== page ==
The Harry Potter franchise is doing fine. It did not need Depp as a draw. Even if it did need a big name star to bring audiences in, was the world’s most overpaid actor for two years running really the best choice?

And if Depp is a draw, what does it say that a man can be outed as an abuser in the summer and cast in one of the world’s most successful franchises by the fall? The headlines about Depp the week after the film’s release focused not on his abuse of ex-wife Amber Heard, but on how Heard herself may have “sabotaged” a film and is now facing a $10 million lawsuit. Oh, also: he may or may not be sleeping with Angelina Jolie.[5]

Some articles have covered the backlash against Depp by Potter fans, and executive producer David Heyman claimed he was cast because of his ~~~iconic status, that they needed “somebody who could, on the one hand, seduce, but, on the other hand, be really scary.” On the one hand, that’s a pretty succinct description of domestic abuse, but on the other hand, the fact that Fantastic Beasts’ producers would see that as a plus is pretty scary.

Director David Yates, meanwhile, noted Depp’s talent and stated that “talent never goes away” and “Hollywood is such a fickle place.” But for Depp, as for Sean Penn, Roman Polanski, Woody Allen, and so many other men — especially white men — Hollywood is not fickle at all. Hollywood is unscrupulous when it comes to male abusers to the point of absurdity. Even Rowling herself, who was the victim of domestic abuse before she was famous, said she was “delighted” by the casting.[6]

Okay, Jo.

Fantastic Beasts and Where to Find Them started with the best intentions. It was originally a short book produced for Comic Relief, an anti-poverty charity that has raised over £1bn in its 30-year history. The Potter series has, for all of its many faults, been for myself and many other fans a symbol of tolerance, a way of seeing the world with hope and grace and the courage to speak up when you’re confronted with cruelty. Harry Potter gave me a refuge when I was being bullied as an adolescent and spent ten years barely feeling human. It gave me a circle of equally geeky friends who I still talk to regularly today. I know several Potter fans whose sexual awakenings as queer people were directly tied to the people they met in the Potter fandom. Harry Potter has, by and large, been a force of good in my world.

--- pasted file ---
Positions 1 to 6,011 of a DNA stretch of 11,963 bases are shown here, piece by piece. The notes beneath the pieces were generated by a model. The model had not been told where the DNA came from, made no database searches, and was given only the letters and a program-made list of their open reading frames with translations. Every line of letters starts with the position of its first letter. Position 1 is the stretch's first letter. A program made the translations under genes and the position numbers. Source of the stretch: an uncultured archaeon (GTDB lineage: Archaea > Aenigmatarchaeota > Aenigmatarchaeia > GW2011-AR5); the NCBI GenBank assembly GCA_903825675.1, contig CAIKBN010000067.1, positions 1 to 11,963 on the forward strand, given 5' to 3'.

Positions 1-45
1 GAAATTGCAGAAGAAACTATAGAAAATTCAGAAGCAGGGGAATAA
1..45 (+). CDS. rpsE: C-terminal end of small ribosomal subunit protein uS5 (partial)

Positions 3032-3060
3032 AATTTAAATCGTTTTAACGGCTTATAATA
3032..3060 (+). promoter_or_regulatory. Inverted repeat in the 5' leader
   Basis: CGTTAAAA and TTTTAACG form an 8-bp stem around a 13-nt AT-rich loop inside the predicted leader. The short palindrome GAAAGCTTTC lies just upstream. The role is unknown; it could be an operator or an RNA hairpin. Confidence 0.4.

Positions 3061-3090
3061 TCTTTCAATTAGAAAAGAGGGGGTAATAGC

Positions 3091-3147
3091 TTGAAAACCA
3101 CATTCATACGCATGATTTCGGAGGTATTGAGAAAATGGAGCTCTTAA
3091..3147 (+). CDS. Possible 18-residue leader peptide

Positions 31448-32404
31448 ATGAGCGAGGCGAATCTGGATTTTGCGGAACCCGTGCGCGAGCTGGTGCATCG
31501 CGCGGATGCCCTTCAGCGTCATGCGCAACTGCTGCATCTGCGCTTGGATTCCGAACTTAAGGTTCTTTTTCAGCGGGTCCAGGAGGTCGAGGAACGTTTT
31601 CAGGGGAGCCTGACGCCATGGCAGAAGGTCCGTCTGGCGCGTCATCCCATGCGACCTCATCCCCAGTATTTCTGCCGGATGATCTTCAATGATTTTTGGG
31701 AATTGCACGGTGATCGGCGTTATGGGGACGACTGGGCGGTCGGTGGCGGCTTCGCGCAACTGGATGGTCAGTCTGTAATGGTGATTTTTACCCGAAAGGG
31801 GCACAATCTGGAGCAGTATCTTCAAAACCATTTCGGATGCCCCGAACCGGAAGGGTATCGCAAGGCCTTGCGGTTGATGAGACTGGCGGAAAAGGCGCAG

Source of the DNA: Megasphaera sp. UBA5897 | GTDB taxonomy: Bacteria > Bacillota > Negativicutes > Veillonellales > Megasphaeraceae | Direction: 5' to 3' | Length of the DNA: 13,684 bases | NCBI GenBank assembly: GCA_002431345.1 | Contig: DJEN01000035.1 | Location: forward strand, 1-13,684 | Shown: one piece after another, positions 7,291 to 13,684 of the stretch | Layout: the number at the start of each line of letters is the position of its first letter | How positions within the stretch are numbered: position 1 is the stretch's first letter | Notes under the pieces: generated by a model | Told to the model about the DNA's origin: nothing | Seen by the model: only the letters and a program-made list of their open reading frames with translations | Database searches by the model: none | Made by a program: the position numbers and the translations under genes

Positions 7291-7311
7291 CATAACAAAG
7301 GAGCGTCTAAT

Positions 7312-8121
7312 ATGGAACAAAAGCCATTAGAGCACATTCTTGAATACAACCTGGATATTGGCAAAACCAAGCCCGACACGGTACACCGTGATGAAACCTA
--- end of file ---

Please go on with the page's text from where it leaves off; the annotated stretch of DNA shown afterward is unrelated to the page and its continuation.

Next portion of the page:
So I hope we, as a community of fans who are allegedly more tolerant than most, continue to speak up about this. I hope, if the studio insists on keeping Depp in the role, that fans respond by letting the films take a hit at the box office. I enjoyed the film, and if circumstances were different, I would be planning to see it again soon; as it stands, I can’t in good conscience give any more money to the franchise while they continue to give money to Depp.

I hope my friends and other Potter fans will join me in boycotting the films so long as they continue to revitalize the floundering career of an abuser. Will it suck to have to wait until you can pirate a decent version of the next four films? Totally, but getting beat up by someone you trusted is a lot worse, so maybe let’s try and keep things in perspective. Not all the beasts in this franchise are fantastic.

[1] Not hugely surprising, as a survey of the speaking time given to characters of colour in the original films showed that only 0.47% of the movies gave those characters room to speak.

[2] Inclusion that’s never explicitly made in the books but thrown in informally after the fact is not my favourite type of queer representation, but sure, yeah, Dumbledore was gay, cool.

[3] Old people don’t have sex, obviously. Especially not old gay people.

[4] Don’t believe me? Ask how the Star Wars franchise is feeling about their casting.

[5] Re-checking this today, there are several stories noting that Depp is being a dick about finalizing the divorce; one noting his compound in the South of France has been listed at $63 million (thank God those Harry Potter people gave him a break, geez); and excitement for him in Labyrinth.

[6] Maybe I shouldn’t be surprised. She did, after all, repeatedly depict Severus Snape as a character who deserves our sympathy, and not someone who joined a genocidal cult because a member of an oppressed group didn’t want to date him, and who then forged a career out of torturing his students. Jo, don’t be so eager to forgive; that’s not a lesson little girls need to learn.